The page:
Wisconsin held a series of recall elections over the course of a year, giving voters a chance to decide whether they approved of one-party rule by Governor Scott Walker and his anti-labor Republicans.
For most of the national media, the only story that mattered—at least the only story they’ve bothered to tell—is that of Walker’s victory. Thanks to a massive infusion of our-of-state cash, the governor retained his office—albeit by the narrowest re-elect margin for a Republican governor since 1968.
Now that the Supreme Court has upheld the Affordable Care Act, former insurance company executive Wendell Potter’s appeal to single-payer advocates to “bury the hatchet,” http://www.thenation.com/article/168843/healthcare-advocates-time-bury-hatchet">recently published in The Nation, is both misdirected and shortsighted.
It's turning into a hot climate summer in two ways, only one of which you can measure with a thermometer.
Amidst the deepening drought, the summer's fourth heat wave, and the continued western fires, there's something else breaking out: a siege of citizen uprisings at key points around the country all designed to keep coal in the hole, oil in the soil, gas... underground
Restrictive voter ID laws now in effect in ten states are putting the right to vote of at least half a million eligible voters at risk, a new report from the Brennan Center shows.
“The Declaration of Independence says that all men are created equal, but new voter ID laws are preventing eligible Americans from participating in our democracy,” said Keesha Gaskins, Senior Counsel at the Brennan Center and co-author of the new report,
This week, a series of showdowns is expected in the House over the Pentagon budget, when House members vote on amendments to the Defense Appropriations Bill to cut the overall level of military spending, end or limit the war in Afghanistan, and draw down troops permanently stationed in Europe.
As the ravages of mountaintop removal coal mining–including the re-emerging scandal of reckless black lung policies on strip miners–continue to mount despite the shift of coal production to the heartland and western Power River Basin–President Obama has an election-year opportunity to declare an armistice in the polarized Appalachian coalfields,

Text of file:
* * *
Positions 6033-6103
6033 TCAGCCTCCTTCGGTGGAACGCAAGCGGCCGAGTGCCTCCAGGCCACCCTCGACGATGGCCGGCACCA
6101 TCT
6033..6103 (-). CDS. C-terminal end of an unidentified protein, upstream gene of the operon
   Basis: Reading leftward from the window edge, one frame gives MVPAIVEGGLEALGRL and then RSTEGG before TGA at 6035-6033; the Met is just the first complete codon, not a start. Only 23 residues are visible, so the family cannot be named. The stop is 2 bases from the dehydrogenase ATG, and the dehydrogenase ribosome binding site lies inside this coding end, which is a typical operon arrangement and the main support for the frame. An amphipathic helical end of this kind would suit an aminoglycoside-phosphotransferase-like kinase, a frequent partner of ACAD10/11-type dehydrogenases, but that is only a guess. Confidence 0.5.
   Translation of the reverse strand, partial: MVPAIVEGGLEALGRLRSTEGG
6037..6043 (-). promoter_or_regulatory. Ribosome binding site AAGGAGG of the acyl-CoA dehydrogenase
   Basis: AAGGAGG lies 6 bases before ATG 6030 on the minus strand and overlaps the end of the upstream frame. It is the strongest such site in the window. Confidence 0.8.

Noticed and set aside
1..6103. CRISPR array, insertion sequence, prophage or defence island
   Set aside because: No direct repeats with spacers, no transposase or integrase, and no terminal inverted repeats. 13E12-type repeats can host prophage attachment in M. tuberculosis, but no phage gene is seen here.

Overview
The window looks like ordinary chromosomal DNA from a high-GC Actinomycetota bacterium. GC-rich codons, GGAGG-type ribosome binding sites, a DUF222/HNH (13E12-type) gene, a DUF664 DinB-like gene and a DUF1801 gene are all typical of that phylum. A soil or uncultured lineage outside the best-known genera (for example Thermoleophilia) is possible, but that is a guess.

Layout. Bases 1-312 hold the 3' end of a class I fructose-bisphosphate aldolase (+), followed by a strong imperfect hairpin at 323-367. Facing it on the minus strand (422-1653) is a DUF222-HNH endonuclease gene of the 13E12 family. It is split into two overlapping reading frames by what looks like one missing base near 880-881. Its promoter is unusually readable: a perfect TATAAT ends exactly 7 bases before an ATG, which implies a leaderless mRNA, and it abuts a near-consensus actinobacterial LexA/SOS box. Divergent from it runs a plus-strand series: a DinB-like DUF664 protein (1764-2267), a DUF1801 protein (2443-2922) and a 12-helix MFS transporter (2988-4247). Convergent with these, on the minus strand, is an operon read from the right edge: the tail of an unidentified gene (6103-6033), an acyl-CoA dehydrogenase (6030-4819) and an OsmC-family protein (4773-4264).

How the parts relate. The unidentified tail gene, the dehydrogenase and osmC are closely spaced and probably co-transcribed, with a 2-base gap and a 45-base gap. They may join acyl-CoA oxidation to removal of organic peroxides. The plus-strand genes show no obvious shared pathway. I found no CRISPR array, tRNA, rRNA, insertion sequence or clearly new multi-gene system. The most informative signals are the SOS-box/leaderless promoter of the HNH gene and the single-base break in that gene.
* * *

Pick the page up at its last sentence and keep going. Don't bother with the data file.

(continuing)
The Senate has failed to advance legislation that would require independent groups to disclose the names of contributors who give more than $10,000 for use in political campaigns.
The measure, known as the DISCLOSE Act, died in a 51 to 44 vote on a procedural motion. It needed 60 votes to move forward.
The 1 percent have no shame. At a Hamptons fundraiser, donors proclaim their VIP cred and mourn that the masses get to vote. At the Supreme Court, justices reject Montana’s century-old election regulation with nary a hearing. And in Congress, the same Republicans who hailed Citizens United race to erase its promise of disclosure. These can be discouraging times for those who still believe in “one person, one vote.”
Last fall, I argued that the violent reaction to Occupy and other protests around the world had to do with the 1%ers' fear of the rank and file exposing massive fraud if they ever managed get their hands on the books.
We condition the poor and the working class to go to war. We promise them honor, status, glory, and adventure. We promise boys they will become men. We hold these promises up against the dead-end jobs of small-town life, the financial dislocations, credit card debt, bad marriages, lack of health insurance, and dread of unemployment.
Health insurance executives breathed a sigh of relief when the Supreme Court upheld their favorite part of the Affordable Care Act (the part that is one of the least popular among the rest of us)—the individual mandate. And then, I’m confident, moments after they exhaled, they were on a conference call with their army of lobbyists and PR people to approve a strategy, developed months ago, to gut the provisions that the rest of us do like.
The bipartisan consensus on trade policy has extended across Democratic and Republican administrations for two decades, providing steady reminders of the reality that when Wall Street calls politicians of both parties answer. Trade debates have made coalition partners of Bill Clinton and Newt Gingrich, George W. Bush and Tom Daschle, Barack Obama and Paul Ryan.
"Too much money" sounds like an oxymoron, especially when applied to American politics. But in the last week, Republicans are beginning to learn that lots of money can have its downside. Thursday's story that Romney may have actively directed Bain Capital three years longer than he claimed – a period in which Bain Capital-managed companies experienced bankruptcies and layoffs – caps what must be the worst weekly news cycle of any modern American presidential candidate.
The heat backs up across the country, causing drought, wildfires, a mega-storm on the East Coast. More than 4,000 “hottest day” records have been shattered in the U.S. in the past month.